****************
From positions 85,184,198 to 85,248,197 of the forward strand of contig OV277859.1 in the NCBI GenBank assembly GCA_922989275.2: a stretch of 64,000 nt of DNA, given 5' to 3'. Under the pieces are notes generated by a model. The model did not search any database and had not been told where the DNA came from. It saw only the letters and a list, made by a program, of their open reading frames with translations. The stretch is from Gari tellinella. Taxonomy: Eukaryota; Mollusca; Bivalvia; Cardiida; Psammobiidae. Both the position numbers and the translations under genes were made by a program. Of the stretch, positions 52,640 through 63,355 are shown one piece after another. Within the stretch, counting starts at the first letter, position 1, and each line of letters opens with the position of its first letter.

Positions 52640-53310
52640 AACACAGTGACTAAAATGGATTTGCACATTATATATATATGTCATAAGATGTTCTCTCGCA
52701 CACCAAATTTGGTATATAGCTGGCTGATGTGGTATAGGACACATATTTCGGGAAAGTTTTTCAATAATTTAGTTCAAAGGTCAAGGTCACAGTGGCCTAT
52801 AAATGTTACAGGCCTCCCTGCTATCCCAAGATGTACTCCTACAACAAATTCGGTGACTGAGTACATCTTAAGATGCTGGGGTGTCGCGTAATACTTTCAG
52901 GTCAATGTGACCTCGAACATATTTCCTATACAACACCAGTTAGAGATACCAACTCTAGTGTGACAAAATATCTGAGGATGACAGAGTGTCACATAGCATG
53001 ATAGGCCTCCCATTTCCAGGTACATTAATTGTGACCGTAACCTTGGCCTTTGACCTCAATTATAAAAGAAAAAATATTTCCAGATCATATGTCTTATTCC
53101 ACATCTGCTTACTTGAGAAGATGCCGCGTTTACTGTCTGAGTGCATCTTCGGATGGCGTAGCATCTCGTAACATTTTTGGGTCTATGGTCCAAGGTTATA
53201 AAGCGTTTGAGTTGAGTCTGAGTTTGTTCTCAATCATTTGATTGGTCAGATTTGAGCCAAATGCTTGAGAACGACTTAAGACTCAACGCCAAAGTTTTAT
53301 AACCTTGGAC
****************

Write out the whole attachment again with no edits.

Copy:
From positions 85,184,198 to 85,248,197 of the forward strand of contig OV277859.1 in the NCBI GenBank assembly GCA_922989275.2: a stretch of 64,000 nt of DNA, given 5' to 3'. Under the pieces are notes generated by a model. The model did not search any database and had not been told where the DNA came from. It saw only the letters and a list, made by a program, of their open reading frames with translations. The stretch is from Gari tellinella. Taxonomy: Eukaryota; Mollusca; Bivalvia; Cardiida; Psammobiidae. Both the position numbers and the translations under genes were made by a program. Of the stretch, positions 52,640 through 63,355 are shown one piece after another. Within the stretch, counting starts at the first letter, position 1, and each line of letters opens with the position of its first letter.

Positions 52640-53310
52640 AACACAGTGACTAAAATGGATTTGCACATTATATATATATGTCATAAGATGTTCTCTCGCA
52701 CACCAAATTTGGTATATAGCTGGCTGATGTGGTATAGGACACATATTTCGGGAAAGTTTTTCAATAATTTAGTTCAAAGGTCAAGGTCACAGTGGCCTAT
52801 AAATGTTACAGGCCTCCCTGCTATCCCAAGATGTACTCCTACAACAAATTCGGTGACTGAGTACATCTTAAGATGCTGGGGTGTCGCGTAATACTTTCAG
52901 GTCAATGTGACCTCGAACATATTTCCTATACAACACCAGTTAGAGATACCAACTCTAGTGTGACAAAATATCTGAGGATGACAGAGTGTCACATAGCATG
53001 ATAGGCCTCCCATTTCCAGGTACATTAATTGTGACCGTAACCTTGGCCTTTGACCTCAATTATAAAAGAAAAAATATTTCCAGATCATATGTCTTATTCC
53101 ACATCTGCTTACTTGAGAAGATGCCGCGTTTACTGTCTGAGTGCATCTTCGGATGGCGTAGCATCTCGTAACATTTTTGGGTCTATGGTCCAAGGTTATA
53201 AAGCGTTTGAGTTGAGTCTGAGTTTGTTCTCAATCATTTGATTGGTCAGATTTGAGCCAAATGCTTGAGAACGACTTAAGACTCAACGCCAAAGTTTTAT
53301 AACCTTGGAC